A simpler algorithm to mark the unknown eigenstates

Research paper by Avatar Tulsi

Indexed on: 08 Nov '16Published on: 08 Nov '16Published in: arXiv - Quantum Physics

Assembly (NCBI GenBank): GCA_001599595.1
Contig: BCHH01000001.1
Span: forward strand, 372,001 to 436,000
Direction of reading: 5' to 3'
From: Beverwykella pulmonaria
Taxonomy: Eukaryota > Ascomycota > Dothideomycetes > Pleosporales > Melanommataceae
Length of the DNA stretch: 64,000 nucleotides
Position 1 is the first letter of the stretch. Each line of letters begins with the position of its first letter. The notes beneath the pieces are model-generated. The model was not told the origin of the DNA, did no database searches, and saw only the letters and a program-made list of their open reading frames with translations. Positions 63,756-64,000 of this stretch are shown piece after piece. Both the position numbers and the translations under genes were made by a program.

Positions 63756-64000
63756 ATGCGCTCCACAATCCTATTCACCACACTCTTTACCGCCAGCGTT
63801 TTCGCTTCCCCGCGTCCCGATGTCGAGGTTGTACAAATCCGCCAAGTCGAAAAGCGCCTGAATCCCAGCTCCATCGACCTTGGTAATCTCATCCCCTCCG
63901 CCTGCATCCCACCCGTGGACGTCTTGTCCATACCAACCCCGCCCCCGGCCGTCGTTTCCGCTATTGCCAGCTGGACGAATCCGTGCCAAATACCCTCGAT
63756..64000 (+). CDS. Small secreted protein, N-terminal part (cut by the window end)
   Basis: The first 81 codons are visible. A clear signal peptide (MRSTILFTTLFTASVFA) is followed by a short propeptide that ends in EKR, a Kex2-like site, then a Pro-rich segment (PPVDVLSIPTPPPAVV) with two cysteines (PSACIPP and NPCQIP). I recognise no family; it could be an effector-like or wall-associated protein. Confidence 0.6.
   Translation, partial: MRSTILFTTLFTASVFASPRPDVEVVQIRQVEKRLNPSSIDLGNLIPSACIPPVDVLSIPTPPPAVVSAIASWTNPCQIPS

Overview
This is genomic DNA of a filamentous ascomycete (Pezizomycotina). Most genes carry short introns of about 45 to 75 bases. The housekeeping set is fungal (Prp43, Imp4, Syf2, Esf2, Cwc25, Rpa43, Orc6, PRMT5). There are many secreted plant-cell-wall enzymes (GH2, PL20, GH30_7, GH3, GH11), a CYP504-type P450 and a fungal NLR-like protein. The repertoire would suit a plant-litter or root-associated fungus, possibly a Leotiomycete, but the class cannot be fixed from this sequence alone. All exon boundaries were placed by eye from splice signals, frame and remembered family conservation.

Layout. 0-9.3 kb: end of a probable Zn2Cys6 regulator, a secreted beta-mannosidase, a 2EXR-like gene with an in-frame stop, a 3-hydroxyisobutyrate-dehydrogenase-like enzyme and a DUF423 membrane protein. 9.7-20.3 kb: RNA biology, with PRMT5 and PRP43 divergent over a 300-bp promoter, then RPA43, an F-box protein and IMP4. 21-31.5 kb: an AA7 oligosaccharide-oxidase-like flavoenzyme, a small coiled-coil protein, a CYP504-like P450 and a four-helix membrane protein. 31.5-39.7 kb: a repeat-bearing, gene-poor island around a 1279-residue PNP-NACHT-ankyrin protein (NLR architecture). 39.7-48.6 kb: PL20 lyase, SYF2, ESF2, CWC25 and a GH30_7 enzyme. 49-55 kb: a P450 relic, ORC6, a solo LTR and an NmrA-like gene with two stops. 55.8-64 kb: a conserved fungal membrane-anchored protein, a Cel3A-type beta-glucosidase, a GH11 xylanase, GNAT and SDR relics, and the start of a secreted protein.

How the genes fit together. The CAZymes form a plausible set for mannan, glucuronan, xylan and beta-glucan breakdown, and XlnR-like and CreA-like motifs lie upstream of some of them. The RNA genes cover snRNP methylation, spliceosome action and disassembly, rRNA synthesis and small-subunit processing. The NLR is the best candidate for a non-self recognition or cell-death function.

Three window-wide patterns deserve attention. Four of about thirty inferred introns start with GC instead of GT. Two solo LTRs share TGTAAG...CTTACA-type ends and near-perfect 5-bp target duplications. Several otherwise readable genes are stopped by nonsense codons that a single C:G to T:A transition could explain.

For an unknown eigenstate $|\psi\rangle$ of a unitary operator $U$, suppose we have an estimate of the corresponding eigenvalue which is separated from all other eigenvalues by a minimum gap of magnitude $\Delta$. In the eigenstate-marking problem (EMP), the goal is to implement a selective phase transformation of the $|\psi\rangle$ state (known as \emph{marking} the $|\psi\rangle$ state in the language of the quantum search algorithms). The EMP finds important applications in the construction of several quantum algorithms. The best known algorithm for the EMP combines the ideas of the phase estimation algorithm and the majority-voting. It uses $\Theta(\frac{1}{\Delta}\ln \frac{1}{\epsilon})$ applications of $U$ where $\epsilon$ is the tolerable error. It needs $\Theta\left(\ln \frac{1}{\Delta}\right)$ ancilla qubits for the phase estimation and another $\Theta\left(\ln \frac{1}{\epsilon}\right)$ ancilla qubits for the majority-voting. In this paper, we show that the majority-voting is not a crucial requirement for the EMP and the same purpose can also be achieved using the fixed-point quantum search algorithm which does not need any ancilla qubits. In the case of majority-voting, these ancilla qubits were needed to do controlled transformations which are harder to implement physically. Using fixed-point quantum search, we get rid off these $\Theta\left(\ln \frac{1}{\epsilon}\right)$ ancilla qubits and same number of controlled transformations. Thus we get a much simpler algorithm for marking the unknown eigenstates. However, the required number of applications of $U$ increases by the factor of $\Theta \left(\ln \frac{1}{\epsilon}\right)$. This tradeoff can be beneficial in typical situations where spatial resources are more constrained or where the controlled transformations are very expensive.